TB Montee Ball -- In each of the past two weeks, the hard-running sophomore has set career-highs for rushing yards. Ball went for 167 yards and a career-high three scores in last week's win over Indiana. Though he has handled the most carries in the last two games, Michigan can't forget that Ball can catch the ball. He contributed five catches against Iowa and four against Arizona State.

DE J.J. Watt -- The redshirt junior played just 34 snaps in last week's blowout of Indiana, but he found the time to record two tackles for loss and two fumble recoveries. He ranks fourth in the nation with 18 TFLs, but he failed to get a sack for the first time in six weeks. In his spare time, Watt helped to convince his younger brother, Derek, to switch from his commitment to Northwestern in order to commit to Wisconsin.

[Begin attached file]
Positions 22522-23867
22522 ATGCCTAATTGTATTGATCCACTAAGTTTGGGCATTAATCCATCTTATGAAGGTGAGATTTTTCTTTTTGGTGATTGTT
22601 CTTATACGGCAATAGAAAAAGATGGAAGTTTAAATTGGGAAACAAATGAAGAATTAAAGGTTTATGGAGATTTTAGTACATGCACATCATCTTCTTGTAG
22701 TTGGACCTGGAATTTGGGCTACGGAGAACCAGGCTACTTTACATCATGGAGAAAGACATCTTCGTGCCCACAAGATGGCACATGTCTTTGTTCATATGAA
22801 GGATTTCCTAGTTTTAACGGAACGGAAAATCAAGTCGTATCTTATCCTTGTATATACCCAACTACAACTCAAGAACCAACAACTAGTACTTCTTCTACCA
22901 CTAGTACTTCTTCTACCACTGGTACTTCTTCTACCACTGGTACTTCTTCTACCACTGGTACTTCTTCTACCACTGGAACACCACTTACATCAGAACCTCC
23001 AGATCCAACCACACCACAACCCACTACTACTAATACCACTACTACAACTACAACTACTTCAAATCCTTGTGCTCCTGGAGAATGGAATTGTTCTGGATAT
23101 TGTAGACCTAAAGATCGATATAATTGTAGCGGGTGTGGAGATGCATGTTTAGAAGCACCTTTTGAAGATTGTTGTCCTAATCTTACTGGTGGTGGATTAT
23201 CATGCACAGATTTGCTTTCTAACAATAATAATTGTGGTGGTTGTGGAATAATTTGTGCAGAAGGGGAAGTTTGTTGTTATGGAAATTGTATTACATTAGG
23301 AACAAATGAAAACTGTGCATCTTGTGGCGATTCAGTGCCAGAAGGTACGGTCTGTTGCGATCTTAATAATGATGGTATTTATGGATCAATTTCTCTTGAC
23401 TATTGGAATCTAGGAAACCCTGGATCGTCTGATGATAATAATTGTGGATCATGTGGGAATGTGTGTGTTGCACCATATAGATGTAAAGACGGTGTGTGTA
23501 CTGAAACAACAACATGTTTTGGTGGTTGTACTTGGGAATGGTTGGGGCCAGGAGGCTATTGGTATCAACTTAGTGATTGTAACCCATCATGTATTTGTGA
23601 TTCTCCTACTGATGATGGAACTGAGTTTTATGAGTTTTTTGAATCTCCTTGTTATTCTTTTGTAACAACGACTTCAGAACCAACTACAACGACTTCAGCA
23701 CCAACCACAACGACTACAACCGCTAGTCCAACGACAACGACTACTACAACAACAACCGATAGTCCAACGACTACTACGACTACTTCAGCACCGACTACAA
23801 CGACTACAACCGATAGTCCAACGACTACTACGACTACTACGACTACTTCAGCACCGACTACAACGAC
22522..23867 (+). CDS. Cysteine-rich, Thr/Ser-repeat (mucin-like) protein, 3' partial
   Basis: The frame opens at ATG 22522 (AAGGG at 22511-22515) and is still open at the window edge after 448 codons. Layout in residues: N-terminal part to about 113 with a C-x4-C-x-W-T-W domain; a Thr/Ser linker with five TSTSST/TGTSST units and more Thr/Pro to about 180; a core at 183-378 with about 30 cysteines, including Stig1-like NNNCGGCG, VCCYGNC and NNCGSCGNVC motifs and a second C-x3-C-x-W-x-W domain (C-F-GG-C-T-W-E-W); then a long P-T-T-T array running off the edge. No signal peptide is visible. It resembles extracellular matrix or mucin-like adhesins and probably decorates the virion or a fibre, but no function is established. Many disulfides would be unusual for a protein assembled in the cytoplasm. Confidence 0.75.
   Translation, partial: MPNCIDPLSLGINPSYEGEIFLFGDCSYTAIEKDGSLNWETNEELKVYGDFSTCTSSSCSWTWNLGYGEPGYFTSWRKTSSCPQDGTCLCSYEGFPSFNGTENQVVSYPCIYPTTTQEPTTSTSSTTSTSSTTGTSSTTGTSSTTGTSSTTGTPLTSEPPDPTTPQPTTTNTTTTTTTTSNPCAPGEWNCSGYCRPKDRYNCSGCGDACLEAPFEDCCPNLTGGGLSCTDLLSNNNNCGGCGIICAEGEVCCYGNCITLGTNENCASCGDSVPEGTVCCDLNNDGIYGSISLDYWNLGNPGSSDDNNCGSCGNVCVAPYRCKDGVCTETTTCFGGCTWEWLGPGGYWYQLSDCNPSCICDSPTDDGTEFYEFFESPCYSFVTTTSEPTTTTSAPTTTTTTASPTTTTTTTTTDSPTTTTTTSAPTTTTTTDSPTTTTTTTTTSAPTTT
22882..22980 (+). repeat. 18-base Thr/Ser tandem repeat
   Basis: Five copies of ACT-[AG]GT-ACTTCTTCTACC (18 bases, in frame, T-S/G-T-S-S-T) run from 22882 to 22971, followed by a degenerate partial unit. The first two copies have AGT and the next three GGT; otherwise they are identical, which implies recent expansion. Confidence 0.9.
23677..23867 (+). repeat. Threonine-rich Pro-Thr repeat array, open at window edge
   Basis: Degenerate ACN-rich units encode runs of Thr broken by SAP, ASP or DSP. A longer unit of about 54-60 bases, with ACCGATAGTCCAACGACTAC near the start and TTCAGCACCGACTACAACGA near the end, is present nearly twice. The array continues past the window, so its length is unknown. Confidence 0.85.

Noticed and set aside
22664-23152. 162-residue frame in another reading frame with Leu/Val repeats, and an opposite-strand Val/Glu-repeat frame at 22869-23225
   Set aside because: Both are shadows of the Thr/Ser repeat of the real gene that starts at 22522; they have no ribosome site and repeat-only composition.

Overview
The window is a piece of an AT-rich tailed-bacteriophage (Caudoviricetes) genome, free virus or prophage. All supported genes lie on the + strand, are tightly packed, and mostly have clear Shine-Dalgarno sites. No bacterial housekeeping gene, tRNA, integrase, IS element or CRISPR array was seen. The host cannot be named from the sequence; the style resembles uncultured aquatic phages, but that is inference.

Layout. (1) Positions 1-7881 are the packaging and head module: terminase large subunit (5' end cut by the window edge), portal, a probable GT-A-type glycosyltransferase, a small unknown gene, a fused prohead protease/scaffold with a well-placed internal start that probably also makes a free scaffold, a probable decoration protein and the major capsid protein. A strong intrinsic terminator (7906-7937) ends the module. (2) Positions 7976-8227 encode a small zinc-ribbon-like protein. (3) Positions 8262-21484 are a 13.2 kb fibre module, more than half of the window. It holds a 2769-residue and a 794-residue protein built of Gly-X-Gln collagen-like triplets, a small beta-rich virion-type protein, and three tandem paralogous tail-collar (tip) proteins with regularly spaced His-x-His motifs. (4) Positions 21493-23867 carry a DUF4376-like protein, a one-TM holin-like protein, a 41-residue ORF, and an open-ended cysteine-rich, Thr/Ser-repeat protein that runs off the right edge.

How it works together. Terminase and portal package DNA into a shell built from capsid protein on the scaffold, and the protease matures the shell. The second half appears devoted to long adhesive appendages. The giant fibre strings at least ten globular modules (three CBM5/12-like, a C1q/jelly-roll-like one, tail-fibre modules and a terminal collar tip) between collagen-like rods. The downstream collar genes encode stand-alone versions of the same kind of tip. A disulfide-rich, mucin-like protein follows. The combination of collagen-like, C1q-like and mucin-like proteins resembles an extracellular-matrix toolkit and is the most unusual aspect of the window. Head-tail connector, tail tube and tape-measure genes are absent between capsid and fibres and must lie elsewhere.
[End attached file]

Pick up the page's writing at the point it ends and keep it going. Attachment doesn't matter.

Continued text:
QB Scott Tolzien -- Perhaps this statistical comparison best explains Tolzien's role for the Badgers. While he ranks eighth nationally in passer efficiency (largely due to the fact he owns the country's second-best completion percentage at 72.5), he ranks just 77th nationally with 184.9 total yards per game. Wisconsin doesn't need him to throw bombs and stretch defenses; it needs him to make the right reads and keep the chains moving.


--RB John Clay missed the Indiana game with a slight MCL sprain in his right knee. Coach Bret Bielema said Monday that he hopes Clay will get some limited work in practice, which suggests he could be available Saturday at Michigan. Of course, the Badgers might be able to let him rest one more week based on the efforts Montee Ball and James White have provided.

--C Peter Konz missed the Indiana game with an injury to his right ankle. Bielema is less optimistic about Konz than Clay, so expect senior Bill Nagy to make his second consecutive start at center.